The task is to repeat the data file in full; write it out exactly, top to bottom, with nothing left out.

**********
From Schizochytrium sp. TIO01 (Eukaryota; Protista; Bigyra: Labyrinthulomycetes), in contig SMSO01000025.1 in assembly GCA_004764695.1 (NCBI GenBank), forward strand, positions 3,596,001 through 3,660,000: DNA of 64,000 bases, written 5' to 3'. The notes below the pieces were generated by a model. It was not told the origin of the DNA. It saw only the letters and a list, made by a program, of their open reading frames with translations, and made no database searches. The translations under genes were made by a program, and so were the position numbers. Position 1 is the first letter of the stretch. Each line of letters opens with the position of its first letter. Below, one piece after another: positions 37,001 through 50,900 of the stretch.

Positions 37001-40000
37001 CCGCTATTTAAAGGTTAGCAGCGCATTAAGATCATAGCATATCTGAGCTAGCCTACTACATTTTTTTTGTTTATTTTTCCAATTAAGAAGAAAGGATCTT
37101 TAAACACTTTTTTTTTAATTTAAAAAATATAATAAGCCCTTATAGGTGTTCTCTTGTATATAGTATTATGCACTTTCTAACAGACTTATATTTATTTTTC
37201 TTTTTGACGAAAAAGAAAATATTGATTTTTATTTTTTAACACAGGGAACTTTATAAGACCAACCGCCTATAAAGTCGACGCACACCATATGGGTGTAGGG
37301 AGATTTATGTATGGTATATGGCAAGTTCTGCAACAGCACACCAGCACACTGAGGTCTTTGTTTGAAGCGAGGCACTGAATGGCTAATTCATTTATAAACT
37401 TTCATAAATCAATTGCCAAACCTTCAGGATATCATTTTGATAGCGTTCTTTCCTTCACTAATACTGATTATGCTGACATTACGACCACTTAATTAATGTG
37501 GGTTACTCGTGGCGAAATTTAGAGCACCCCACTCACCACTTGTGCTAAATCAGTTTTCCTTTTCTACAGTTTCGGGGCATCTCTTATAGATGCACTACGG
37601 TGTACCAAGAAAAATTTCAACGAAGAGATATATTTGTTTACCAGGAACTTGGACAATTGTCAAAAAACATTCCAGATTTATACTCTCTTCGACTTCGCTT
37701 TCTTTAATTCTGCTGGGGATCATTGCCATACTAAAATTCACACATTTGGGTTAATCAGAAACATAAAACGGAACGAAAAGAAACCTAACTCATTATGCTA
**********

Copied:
From Schizochytrium sp. TIO01 (Eukaryota; Protista; Bigyra: Labyrinthulomycetes), in contig SMSO01000025.1 in assembly GCA_004764695.1 (NCBI GenBank), forward strand, positions 3,596,001 through 3,660,000: DNA of 64,000 bases, written 5' to 3'. The notes below the pieces were generated by a model. It was not told the origin of the DNA. It saw only the letters and a list, made by a program, of their open reading frames with translations, and made no database searches. The translations under genes were made by a program, and so were the position numbers. Position 1 is the first letter of the stretch. Each line of letters opens with the position of its first letter. Below, one piece after another: positions 37,001 through 50,900 of the stretch.

Positions 37001-40000
37001 CCGCTATTTAAAGGTTAGCAGCGCATTAAGATCATAGCATATCTGAGCTAGCCTACTACATTTTTTTTGTTTATTTTTCCAATTAAGAAGAAAGGATCTT
37101 TAAACACTTTTTTTTTAATTTAAAAAATATAATAAGCCCTTATAGGTGTTCTCTTGTATATAGTATTATGCACTTTCTAACAGACTTATATTTATTTTTC
37201 TTTTTGACGAAAAAGAAAATATTGATTTTTATTTTTTAACACAGGGAACTTTATAAGACCAACCGCCTATAAAGTCGACGCACACCATATGGGTGTAGGG
37301 AGATTTATGTATGGTATATGGCAAGTTCTGCAACAGCACACCAGCACACTGAGGTCTTTGTTTGAAGCGAGGCACTGAATGGCTAATTCATTTATAAACT
37401 TTCATAAATCAATTGCCAAACCTTCAGGATATCATTTTGATAGCGTTCTTTCCTTCACTAATACTGATTATGCTGACATTACGACCACTTAATTAATGTG
37501 GGTTACTCGTGGCGAAATTTAGAGCACCCCACTCACCACTTGTGCTAAATCAGTTTTCCTTTTCTACAGTTTCGGGGCATCTCTTATAGATGCACTACGG
37601 TGTACCAAGAAAAATTTCAACGAAGAGATATATTTGTTTACCAGGAACTTGGACAATTGTCAAAAAACATTCCAGATTTATACTCTCTTCGACTTCGCTT
37701 TCTTTAATTCTGCTGGGGATCATTGCCATACTAAAATTCACACATTTGGGTTAATCAGAAACATAAAACGGAACGAAAAGAAACCTAACTCATTATGCTA